One of the centerpieces of Thanksgiving that many people look forward to is the delicious food you are surrounded by.
Typically, it has been said that people consume well over 2,000 calories just with their Thanksgiving meals alone. Between the appetizers laid out, the side dishes, the main course, and the tasty desserts, those calories definitely can add up pretty fast, not to mention all the carbs!
If you are worried about how you will navigate the waters of the Thanksgiving feast and diabetes, don’t let it stress you out, it’s easier than you may think. You don’t have to deprive yourself of the tasty treats around you, you just have a bit more planning to do ahead of time than others.
Read on to find out how you can still enjoy a delicious meal and manage your diabetes during the Thanksgiving season.
Creating Your Plate
One of the biggest issues many people have diabetes, or no diabetes, on Thanksgiving is portion control. We load up our plates as high as can be with all the delicious foods that surround us, and then we go back for second helpings in the process. Thanksgiving and Diabetes is about making choices. You want to think about the dishes you just have to have and cannot skip and which ones you don’t mind missing out on. Then you can adjust the portions of these foods to help keep the number of carbs and calories under control.
When you are creating your plate for the most optimal nutritious meal, try these seven simple steps:
- Draw an invisible line down the center of your dinner plate. On one side you will want to divide it in half again so that now you have three sections.
- Fill the biggest section with non-starchy vegetables first.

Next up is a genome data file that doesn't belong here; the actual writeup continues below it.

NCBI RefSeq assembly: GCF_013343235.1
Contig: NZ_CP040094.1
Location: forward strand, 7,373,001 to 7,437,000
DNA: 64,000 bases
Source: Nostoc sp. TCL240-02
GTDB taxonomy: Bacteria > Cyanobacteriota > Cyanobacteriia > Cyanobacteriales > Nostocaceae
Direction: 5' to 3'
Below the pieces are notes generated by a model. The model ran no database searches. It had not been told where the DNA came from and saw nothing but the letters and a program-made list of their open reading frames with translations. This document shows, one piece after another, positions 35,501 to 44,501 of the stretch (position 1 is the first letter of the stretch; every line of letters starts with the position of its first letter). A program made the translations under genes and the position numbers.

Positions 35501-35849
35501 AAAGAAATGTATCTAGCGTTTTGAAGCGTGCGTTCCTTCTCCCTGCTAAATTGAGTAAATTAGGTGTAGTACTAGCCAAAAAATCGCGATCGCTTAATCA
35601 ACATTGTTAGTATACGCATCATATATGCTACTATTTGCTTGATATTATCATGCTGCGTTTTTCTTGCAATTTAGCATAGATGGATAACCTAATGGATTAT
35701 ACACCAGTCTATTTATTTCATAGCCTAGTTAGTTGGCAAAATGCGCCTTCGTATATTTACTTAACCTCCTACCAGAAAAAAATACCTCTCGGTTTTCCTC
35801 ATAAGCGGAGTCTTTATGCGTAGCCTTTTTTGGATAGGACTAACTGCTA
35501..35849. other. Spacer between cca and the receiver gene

- In one of the smaller sections of your plate, place the grains and starchy foods.
- In the other small section, place your protein.
- Include in a serving of fruit and dairy.
- Remember to choose healthy fats in much smaller amounts.
- End your meal with a low calorie beverage or water.
The Thanksgiving Feast Options
There are many delicious choices to pick from on Thanksgiving, but here are some of the more popular ones and their benefits, for you to review ahead of time in planning your meal and plate.
Turkey is usually the centerpiece of the meal. It is high in protein and does not have any carbohydrates. A good sized portion of turkey is about three to four ounces, which is typically the size of a palm. Remember to remove the skin from your turkey before you eat it and choose only the leanest pieces of meat. Roasting your turkey instead of deep-frying it is always a healthier choice.
Stuffing is the one option at the Thanksgiving meal that is the highest in carbohydrate. It’s important to determine the serving size and how much carbs in each serving before you eat to properly plan.
- ½ cup of stuffing has 15-30 grams of carbs, because this number can vary you will want to make sure you check the nutritional information ahead of time to ensure you are getting the correct amount.
- Whole grain or wheat bread is the best choice when making homemade stuffing.
Another common item on the Thanksgiving table is potatoes. Potatoes can also be heavy on the carbs, so figuring out the serving size and total nutritional information ahead of time can really help.
- Keep your servings of potatoes small, especially if you know there is a lot of fatty products like butter or cheese in them. ½ cup of mashed potatoes is typically about 15 grams of carbs.